How to Feed the Underweight Rower
In today’s world, there is much ado about weight—too much weight. But having a young athlete who is too thin or underweight may be just as worrisome.
While there is a natural ebb and flow with growing bodies, the young rower has additional nutritional needs associated with exercise, namely a need for more calories and nutrients. This fact may create a delicate situation for some young rowers: matching their energy needs for growth while covering the nutritional demands of sport.
Several factors may lead to inadequate nutrition. One, rowing is a high-calorie burning sport, and regular training may use up energy available for growth. Poor eating habits such as skipping meals, and unhealthy food choices can also compromise overall nutrition and available nutrients for adequate growth.
Naturally, if young rowers are too thin or underweight, they are likely missing out on adequate calories and nutrients, and that’s when performance on the water, growth, and overall health may suffer.
A Benchmark for Eating
For the middle school rower, optimal eating for sport should generally consist of three meals (even up to four meals if you are an elite rower) and 2-3 snacks per day. The teen requires more energy for the adolescent growth spurt (the peak of growth during childhood), especially male rowers. They may need 3-4 meals and 1-3 snacks per day.
Food choice is also important. For young athletes, focusing on mostly healthy, nutritious items such as lean protein sources, whole grains, fruit, vegetables, dairy (or non-dairy substitutes), and healthy fats is the key to fueling properly and being satisfied after eating.
Feeding the underweight rower requires attention to food types, quantity and timing of eating. The goal is not to “fatten up” the rower, but to match his energy needs for growth and sport, allowing his natural, healthy body to take shape.
Seven tips for helping the underweight rower meet energy needs and boost nutrition:
Round Out Meals: Make sure to include a variety of food groups, aiming for at least 4-5 food groups at main meals. Here’s what that could look like:
Breakfast – 1-2 Egg sandwiches (egg, cheese, Canadian bacon or ham, on English muffin) Banana, Orange Juice.
Lunch – Hoagie sandwich (turkey, cheese, lettuce, tomato, avocado on whole grain roll) Pretzels, Apple, Whole milk.
Dinner – Chicken Parmesan, whole grain pasta tossed with olive oil, asparagus, mixed berries, water
Scale Up Your Snacks: Offer 2-3 different food groups, focusing on hearty, good-tasting combinations of food. Examples: Cereal, fruit and milk; nut butter, crackers and raisins; baked potato, butter and cheese; or peanut butter and jam on whole grain bread.
Go for Density: Some foods are naturally higher in calories and these foods should be incorporated into the underweight rower’s diet. Include whole milk dairy products such as cheese, nuts, dried fruit, avocado, granola, salad dressings, peanut butter, Nutella, and oils.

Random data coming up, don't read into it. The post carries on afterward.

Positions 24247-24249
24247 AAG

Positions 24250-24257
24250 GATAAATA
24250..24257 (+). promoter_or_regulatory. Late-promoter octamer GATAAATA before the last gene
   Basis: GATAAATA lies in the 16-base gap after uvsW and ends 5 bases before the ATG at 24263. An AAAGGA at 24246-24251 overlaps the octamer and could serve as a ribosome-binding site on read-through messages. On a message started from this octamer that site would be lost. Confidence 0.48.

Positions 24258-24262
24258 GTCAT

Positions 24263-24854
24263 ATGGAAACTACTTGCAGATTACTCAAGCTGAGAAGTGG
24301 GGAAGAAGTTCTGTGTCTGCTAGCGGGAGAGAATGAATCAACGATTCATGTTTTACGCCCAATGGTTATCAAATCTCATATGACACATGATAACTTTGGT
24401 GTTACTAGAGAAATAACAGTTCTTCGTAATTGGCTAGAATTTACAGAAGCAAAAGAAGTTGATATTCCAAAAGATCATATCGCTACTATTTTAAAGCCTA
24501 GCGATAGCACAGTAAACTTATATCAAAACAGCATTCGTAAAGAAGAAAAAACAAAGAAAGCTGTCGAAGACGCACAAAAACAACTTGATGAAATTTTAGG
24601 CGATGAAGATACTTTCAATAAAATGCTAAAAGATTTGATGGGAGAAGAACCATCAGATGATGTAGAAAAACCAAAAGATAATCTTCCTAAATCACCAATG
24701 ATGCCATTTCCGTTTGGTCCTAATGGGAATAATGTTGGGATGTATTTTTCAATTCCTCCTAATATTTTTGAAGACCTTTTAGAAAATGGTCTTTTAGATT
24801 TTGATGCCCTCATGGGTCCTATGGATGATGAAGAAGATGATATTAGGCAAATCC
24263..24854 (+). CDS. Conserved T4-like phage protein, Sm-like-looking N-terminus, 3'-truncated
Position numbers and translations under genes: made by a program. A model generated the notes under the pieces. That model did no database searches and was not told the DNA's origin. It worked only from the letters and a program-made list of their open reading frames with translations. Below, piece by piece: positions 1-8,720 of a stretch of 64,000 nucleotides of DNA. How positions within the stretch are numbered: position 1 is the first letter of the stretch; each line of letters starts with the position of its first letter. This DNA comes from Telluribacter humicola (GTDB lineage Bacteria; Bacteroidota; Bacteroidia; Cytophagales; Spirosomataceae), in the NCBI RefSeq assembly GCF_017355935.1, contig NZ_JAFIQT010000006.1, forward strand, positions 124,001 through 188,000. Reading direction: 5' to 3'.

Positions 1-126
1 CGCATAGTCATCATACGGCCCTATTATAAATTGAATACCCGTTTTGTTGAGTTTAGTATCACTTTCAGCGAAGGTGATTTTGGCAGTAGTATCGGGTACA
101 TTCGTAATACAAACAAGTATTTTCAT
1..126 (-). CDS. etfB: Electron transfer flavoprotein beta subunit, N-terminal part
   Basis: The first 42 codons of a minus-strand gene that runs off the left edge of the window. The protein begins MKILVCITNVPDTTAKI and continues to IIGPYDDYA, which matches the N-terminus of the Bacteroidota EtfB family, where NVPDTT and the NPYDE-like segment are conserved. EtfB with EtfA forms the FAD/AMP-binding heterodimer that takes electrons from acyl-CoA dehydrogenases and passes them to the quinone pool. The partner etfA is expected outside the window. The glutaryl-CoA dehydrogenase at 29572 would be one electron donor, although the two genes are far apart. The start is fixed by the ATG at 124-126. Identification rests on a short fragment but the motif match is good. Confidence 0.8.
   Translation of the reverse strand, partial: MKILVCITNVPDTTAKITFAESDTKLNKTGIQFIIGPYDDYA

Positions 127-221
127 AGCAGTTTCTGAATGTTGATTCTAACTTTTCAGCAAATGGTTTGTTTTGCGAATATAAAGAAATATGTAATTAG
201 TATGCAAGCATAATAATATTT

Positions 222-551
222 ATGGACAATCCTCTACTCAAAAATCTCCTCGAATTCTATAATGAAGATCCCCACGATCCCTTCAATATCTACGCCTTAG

Make Drinks Count: Water is great for everyone, but the underweight rower should focus on drinks that also offer calories and nutrition. Try whole milk, flavored milk, or a non-dairy substitute such as soymilk, 100% juice, a smoothie, or a breakfast drink to down some extra calories and nutrients.
Fill Up Before Bedtime: Eating something right before bedtime can supply the body with an extra dose of calories and nutrients that won’t be burned off. Try peanut butter toast, instant pudding made with whole milk, or a milkshake.
Pad Food with Fat: The addition of fat such as olive oil, butter or avocado can boost calories, while easing the requirement for eating large quantities of food. Add an extra swipe of butter, mayonnaise or avocado to sandwiches, “double-dress” cooked pasta (toss pasta after it is cooked in olive oil, then top with butter or olive-oil soft spread), or sprinkle cheese on entrees to boost the caloric content of food. Once a healthier weight is reached, you can ditch the extra fat.
Eat on Time: Use a structured approach with eating to assure the underweight rower is getting nutrition on board predictably throughout the day. Younger rowers can eat every 3-4 hours, while teens can schedule meals and snacks every 3-5 hours.
This structure not only helps with nutrition, it also assists in building a rhythmic appetite for eating.
Jill Castle, MS, RDN is a registered dietitian, childhood nutritionist, and youth sports nutrition expert. She is the author of Eat Like a Champion: Performance Nutrition for Your Young Athlete. Learn more about Jill at www.JillCastle.com and check out her free list of 70 Awesome Pre-Workout Snacks for Kids here.